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Water Today Title December 9, 2018

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Feature


Update 2018/8/8
Sustainability


HOW SUSTAINABLE DEATH PRACTICES ARE MAKING FUNERALS GREENER



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By Michelle Moore


WaterToday has published many stories over the years about sustainable living practices, but what about sustainable death practices?

Sustainable death practices or green burials are on the rise in North America and are being promoted as a more ecological and natural alternative to conventional western funeral practices.

In April 2017, the National Funeral Directors Association's Consumer Awareness and Preferences Study revealed that 53% of people surveyed said they would be interested in exploring green burial as an option.

Conventional funerals often involve embalming a person in formaldehyde, placing them in a metal plated casket and then sealing them in a concrete vault. Most cemeteries have heavily manicured lawns that require a lot of water, fertilizer and mowing to maintain.

Green burial on the other hand consists of a formaldehyde-free embalming process and the use of only biodegradable products. Advocates also encourage a more natural landscape including woodlands or using wild flowers to encourage pollinators instead of grass.

Cremation is also seen as an environmentally sensitive choice but it is not without it's impacts. The United States Environmental Protection Agency estimates that crematoriums emit 145 kilograms of mercury per year, mostly from dental fillings.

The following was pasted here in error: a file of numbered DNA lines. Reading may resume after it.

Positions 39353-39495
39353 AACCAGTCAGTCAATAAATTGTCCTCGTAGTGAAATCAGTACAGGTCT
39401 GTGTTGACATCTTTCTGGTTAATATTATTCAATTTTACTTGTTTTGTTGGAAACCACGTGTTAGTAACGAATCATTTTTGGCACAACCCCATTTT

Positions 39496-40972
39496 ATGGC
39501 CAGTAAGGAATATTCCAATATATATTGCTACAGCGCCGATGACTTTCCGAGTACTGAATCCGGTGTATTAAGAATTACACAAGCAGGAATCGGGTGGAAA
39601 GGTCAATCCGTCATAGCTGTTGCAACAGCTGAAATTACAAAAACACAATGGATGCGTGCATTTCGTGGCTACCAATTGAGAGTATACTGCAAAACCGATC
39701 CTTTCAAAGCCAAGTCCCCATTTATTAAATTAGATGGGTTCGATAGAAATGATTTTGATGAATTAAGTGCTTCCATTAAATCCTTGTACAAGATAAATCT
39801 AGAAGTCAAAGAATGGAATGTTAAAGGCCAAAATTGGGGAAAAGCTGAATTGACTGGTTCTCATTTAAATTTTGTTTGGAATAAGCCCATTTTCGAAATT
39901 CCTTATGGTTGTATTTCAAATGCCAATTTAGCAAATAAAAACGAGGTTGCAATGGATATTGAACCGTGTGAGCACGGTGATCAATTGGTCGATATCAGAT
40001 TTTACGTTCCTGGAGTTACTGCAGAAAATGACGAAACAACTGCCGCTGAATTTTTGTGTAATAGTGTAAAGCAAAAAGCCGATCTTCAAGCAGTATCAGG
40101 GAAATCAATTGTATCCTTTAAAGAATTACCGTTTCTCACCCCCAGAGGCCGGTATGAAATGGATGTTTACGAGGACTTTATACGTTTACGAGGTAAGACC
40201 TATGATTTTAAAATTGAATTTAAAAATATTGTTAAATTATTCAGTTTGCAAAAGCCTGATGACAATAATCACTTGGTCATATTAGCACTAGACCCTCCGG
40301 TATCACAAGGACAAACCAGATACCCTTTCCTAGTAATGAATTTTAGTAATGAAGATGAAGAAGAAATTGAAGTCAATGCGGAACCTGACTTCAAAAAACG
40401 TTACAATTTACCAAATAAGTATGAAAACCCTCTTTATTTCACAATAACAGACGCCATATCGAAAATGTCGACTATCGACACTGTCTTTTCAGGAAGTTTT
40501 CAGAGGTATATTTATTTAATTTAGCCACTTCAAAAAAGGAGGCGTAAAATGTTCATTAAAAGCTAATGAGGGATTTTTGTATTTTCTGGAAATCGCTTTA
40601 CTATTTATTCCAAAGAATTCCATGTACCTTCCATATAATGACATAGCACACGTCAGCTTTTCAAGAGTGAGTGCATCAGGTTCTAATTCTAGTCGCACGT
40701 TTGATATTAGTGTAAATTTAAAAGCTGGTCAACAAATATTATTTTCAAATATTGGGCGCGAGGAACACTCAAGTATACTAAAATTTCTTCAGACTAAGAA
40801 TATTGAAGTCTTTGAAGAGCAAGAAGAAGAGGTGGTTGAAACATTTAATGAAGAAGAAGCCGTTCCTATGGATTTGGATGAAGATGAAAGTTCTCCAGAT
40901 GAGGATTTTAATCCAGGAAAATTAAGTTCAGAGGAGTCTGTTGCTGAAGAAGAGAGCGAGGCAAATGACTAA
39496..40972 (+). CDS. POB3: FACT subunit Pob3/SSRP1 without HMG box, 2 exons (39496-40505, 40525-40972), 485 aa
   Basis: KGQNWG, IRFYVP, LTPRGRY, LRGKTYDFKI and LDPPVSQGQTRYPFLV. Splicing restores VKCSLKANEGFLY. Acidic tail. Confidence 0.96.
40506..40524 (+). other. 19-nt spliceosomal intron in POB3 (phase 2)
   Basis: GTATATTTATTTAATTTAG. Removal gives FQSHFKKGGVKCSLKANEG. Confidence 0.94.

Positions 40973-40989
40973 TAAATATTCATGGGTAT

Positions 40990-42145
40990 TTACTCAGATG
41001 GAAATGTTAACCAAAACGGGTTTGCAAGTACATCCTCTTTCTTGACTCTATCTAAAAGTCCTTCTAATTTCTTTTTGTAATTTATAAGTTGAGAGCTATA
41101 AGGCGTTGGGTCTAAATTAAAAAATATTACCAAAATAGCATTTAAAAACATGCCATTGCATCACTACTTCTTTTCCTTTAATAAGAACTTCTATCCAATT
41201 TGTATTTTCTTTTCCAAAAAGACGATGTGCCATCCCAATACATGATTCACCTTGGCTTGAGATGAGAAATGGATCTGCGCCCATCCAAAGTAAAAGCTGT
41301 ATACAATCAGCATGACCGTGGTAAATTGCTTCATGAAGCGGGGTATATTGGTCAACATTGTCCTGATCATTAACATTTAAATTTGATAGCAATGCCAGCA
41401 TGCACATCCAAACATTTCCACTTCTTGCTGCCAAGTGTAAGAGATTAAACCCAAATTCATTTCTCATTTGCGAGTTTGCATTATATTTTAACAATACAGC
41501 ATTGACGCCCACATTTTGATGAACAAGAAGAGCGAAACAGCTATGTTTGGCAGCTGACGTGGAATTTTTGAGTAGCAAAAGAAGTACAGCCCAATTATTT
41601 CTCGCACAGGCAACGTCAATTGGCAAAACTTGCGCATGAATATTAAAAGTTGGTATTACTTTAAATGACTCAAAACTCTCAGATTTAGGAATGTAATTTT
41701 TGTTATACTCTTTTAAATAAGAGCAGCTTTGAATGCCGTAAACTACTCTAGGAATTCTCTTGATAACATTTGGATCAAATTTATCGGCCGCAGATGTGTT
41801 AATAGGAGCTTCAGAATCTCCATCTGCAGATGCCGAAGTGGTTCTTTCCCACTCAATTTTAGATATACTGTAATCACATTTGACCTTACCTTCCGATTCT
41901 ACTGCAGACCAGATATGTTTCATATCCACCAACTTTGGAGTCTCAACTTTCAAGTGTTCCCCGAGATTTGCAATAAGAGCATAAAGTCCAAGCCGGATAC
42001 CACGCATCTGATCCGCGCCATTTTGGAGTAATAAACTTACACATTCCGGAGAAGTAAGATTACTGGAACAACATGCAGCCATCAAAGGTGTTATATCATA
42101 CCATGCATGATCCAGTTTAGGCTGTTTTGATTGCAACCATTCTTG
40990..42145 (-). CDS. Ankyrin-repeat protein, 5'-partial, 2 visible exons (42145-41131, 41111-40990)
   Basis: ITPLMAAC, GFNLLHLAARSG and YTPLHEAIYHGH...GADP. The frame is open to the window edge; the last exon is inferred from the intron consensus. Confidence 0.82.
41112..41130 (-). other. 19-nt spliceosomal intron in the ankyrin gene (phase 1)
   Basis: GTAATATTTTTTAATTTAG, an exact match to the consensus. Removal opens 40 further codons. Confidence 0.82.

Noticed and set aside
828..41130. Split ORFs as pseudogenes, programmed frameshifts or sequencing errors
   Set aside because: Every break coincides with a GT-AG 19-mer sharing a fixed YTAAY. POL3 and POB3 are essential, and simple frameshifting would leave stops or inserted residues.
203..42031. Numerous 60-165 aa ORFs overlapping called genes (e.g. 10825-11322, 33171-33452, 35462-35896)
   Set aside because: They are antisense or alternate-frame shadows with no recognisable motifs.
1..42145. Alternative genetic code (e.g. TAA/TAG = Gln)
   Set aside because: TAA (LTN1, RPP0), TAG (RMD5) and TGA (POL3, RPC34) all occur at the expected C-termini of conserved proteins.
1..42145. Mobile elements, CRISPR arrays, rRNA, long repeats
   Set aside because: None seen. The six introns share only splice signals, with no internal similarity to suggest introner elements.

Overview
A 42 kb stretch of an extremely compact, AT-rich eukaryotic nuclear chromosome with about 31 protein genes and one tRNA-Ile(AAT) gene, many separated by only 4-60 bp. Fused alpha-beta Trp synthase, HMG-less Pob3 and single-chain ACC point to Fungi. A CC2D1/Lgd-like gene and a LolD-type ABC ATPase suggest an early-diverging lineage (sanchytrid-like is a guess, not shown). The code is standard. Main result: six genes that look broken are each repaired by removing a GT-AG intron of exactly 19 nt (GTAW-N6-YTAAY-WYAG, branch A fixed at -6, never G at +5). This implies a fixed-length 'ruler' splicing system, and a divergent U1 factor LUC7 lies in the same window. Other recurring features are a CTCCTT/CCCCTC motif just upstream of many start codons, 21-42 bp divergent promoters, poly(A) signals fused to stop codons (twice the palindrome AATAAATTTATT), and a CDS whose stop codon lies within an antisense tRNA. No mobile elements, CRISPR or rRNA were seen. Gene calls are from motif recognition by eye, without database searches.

In addition, while many people choose to plant or scatter their loved one's ashes as a means of returning to nature, the practice may actually be harming it.

A study commissioned by Let Your Love Grow, a resource for eco-friendly memorialization, found that ashes have extremely high pH levels as well as a sodium range 200 to 2000 times higher than what plant life can tolerate.

Accordingly, green burial is becoming a popular choice for people who want to minimize the impact their death will have on the ecosystem. In a green burial, things are kept simple; a person is buried in their natural state, in a plain wooden casket or shroud.

While the practice is a new concept for many in North America, other parts of the world are already doing it. The Worldwatch Institute found that over 10% of people in the United Kingdom choose green funerals and notes that there are roughly 180 natural or woodland cemeteries in the country.

People in the U.K. can choose from fair-trade bamboo caskets, biodegradable coffins made from recycled newspaper and shrouds made from natural fibres. In Japan, choices even include urns made from vegetable protein and capsules made from tea leaves.

The popularity of green burial is increasing. However, as Assistant Director David Ponoroff of Prairie Creek Conservation Cemetery pointed out, what we now call green burials is how people were buried for millenia.